Teen joins 2 percent in earning Girl Scout Gold Award

Friday, Apr. 26, 2019
Teen joins 2 percent in earning Girl Scout Gold Award + Enlarge
Bishop Oscar A. Solis presents the Girl Scout Gold Award to Danielle Weinerman at the Bishop's Dinner for Scouting and Clergy March 31.
By Linda Petersen
Intermountain Catholic

PLEASANT GROVE — Thirteen years of Girl Scouts – 13 cookie drives, 13 camps, hundreds of meetings, and scores of service projects and learning experiences. That’s what membership in St. Peter Parish’s Girl Scout Troop 1000 has meant to Danielle Weinerman.

Danielle, 18, a senior at Pleasant Grove High School, joined Girl Scouts during her kindergarten year, not long after the family moved to Utah from Florida. Her brother Matthew had joined the parish’s Cub Scout pack and, attending pack meeting with the family, Danielle noticed the parish also had a Girl Scout troop, so she asked her parents if she could join.

“I thought the Girl Scout program was a great avenue for Danielle to meet more people and to become involved,” said her mother, Wendy Burgun.

Danielle not only became involved, over the next 13 years she also took every opportunity to serve others and to complete what are known as “Journeys” – badges and projects in various areas of emphasis.

She recently received the pinnacle award in Girl Scouting – the Gold Award – which is earned by just 2 percent of Girl Scouts nationwide. The Most Rev. Oscar A. Solis, Bishop of Salt Lake City, presented the award to Danielle March 31 at the Bishop’s Dinner for Scouting and Clergy.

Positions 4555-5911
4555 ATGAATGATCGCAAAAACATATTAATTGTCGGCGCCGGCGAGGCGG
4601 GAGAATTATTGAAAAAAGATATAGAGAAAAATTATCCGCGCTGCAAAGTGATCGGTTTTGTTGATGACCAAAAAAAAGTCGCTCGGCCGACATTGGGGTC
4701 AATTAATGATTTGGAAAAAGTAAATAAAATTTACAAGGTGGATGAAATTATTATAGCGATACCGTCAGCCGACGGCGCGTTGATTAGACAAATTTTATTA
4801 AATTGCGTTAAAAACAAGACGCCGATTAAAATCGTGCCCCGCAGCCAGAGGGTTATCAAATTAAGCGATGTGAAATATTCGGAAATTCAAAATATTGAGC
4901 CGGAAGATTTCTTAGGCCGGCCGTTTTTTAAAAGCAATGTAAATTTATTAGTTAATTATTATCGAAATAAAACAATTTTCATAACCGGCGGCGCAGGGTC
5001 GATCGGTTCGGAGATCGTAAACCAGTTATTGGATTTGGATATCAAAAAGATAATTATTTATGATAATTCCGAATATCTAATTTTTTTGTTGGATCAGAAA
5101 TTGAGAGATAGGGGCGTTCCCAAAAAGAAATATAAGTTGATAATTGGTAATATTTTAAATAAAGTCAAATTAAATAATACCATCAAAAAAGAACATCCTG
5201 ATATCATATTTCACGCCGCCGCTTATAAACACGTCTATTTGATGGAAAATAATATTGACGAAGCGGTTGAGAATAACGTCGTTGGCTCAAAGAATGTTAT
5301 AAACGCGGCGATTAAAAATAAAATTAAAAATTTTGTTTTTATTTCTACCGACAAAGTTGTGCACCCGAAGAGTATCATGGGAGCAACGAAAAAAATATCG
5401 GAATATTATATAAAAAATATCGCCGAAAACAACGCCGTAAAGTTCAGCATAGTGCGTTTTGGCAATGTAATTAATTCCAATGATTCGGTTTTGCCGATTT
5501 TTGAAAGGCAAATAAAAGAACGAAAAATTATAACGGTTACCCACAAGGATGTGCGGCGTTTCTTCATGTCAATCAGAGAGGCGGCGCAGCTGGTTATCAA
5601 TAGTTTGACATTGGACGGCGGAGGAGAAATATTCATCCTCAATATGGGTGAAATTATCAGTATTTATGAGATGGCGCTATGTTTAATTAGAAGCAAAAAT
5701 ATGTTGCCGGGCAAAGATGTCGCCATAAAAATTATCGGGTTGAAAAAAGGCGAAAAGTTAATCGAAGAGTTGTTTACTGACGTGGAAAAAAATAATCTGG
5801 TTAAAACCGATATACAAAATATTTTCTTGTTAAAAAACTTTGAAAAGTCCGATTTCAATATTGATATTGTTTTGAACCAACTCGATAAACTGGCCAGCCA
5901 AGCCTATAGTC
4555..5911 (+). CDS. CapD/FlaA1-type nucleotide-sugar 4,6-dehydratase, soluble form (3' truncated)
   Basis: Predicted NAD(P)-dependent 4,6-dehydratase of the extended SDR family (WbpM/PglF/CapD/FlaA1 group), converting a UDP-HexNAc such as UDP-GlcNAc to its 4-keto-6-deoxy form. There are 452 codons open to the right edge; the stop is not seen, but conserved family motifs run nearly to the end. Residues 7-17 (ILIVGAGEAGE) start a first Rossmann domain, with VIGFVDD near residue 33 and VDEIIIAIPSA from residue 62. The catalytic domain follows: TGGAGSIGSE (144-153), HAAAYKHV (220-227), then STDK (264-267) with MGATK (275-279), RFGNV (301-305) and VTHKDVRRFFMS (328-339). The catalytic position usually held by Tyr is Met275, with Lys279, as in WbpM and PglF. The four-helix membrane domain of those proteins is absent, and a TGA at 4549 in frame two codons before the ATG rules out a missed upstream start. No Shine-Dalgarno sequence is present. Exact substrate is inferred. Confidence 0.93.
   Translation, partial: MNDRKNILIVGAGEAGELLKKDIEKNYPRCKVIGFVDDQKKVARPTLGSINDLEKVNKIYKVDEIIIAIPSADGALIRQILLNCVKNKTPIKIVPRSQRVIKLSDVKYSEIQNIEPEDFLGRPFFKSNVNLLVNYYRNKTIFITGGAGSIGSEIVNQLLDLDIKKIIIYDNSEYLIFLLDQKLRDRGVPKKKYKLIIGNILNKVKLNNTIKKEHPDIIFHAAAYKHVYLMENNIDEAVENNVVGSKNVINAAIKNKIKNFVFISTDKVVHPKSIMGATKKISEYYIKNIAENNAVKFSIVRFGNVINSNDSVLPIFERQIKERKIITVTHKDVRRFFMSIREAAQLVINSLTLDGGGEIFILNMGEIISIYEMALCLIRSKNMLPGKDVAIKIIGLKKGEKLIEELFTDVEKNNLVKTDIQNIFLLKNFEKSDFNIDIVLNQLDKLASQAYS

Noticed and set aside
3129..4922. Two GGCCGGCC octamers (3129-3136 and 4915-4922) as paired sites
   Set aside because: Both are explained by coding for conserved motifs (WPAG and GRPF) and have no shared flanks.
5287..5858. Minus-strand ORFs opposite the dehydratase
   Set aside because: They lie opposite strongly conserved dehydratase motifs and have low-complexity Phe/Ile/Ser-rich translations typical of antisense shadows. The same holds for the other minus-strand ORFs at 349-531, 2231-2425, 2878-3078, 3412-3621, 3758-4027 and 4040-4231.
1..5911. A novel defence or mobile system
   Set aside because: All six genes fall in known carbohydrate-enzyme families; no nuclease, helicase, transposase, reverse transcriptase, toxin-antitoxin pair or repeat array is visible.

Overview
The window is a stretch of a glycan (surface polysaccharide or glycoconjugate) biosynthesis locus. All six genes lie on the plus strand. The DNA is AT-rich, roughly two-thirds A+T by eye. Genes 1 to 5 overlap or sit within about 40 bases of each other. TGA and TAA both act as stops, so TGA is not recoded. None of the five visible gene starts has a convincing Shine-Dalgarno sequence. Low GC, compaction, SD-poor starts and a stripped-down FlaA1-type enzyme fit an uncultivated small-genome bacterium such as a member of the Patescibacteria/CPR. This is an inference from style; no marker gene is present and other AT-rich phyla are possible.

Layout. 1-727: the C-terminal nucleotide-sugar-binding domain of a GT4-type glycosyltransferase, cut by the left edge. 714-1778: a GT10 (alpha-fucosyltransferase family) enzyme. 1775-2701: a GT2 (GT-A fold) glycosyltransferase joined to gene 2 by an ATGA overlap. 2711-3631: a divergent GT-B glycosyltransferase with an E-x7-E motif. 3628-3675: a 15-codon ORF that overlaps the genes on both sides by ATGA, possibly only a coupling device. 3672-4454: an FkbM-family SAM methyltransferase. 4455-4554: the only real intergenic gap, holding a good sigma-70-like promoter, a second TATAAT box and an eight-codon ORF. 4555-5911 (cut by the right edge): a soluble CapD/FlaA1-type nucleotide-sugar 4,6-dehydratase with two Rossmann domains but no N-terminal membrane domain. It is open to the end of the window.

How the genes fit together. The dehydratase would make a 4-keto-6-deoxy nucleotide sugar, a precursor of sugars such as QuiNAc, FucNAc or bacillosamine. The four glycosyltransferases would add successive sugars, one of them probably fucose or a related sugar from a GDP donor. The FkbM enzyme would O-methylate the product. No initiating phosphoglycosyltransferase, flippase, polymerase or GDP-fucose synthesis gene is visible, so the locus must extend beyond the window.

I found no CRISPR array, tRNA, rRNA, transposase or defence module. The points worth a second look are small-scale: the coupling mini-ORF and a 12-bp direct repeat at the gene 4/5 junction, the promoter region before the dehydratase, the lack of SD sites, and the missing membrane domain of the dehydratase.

Similar to the Eagle Scout award in Boy Scouts, the Gold Award has an added element to its requirements beyond what is needed to earn badges: the project implemented by the Girl Scout must be sustainable beyond its initial timeframe.

The city in which Danielle lives, Pleasant Grove, has a kindness initiative, so when she decided to start a kindness club at Grovecrest Elementary School she had a lot of community support.

Every Tuesday for five months Danielle met with up to 60 club members after school to brainstorm ideas on how to spread kindness around their school and community each week.

“I didn’t want to just be telling them what to do, I wanted to gather their input and ideas,” she said. “Almost all the ideas we implemented came from them. It was really cool to see and to help them think about how to be kind.”

This led to the students making and designing bookmarks with kindness messages that they put in books in the school library, along with posters that Danielle put up around the community.

The club also teamed up with the HOPE Squad (a school-based peer support program) at Pleasant Grove Junior High School to organize a Hope and Kindness Week where they sponsored Kindness Bingo (each square had a suggested activity to promote kindness) and drew positive messages on the schools’ sidewalk with chalk. They also encouraged students to fill out slips of paper when they performed or witnessed 17 acts of kindness (in honor of the 17 victims of the Stoneman Douglas High School shooting).

After receiving a commitment from the Grovecrest PTA that they would continue the kindness club after the five months of her involvement, Danielle put resource guides together to help them do so. She also developed and distributed guides for other schools or PTAs that might be interested in starting kindness clubs of their own.

Danielle’s Gold Award project was something that fit her to a T, her mother said.

“When Danielle was trying to figure out  what to do for her Gold Award, I didn’t really think about this until it was well under way, but this project is the epitome of what she is all about,” Burgun said. “Her whole thing is that she is super-concerned about others and wants to help whenever she can.”

While Danielle has done a lot of service during her years in Girl Scouts, she has received many rewards from the program. Her time in Girl Scouts was very positive and she especially liked camp, she said.

“I always had a great experience at Girl Scout camp,” she said. “It helped me a lot every year. It helped me build connection with a bunch of people and helped me be more comfortable in my own skin.”

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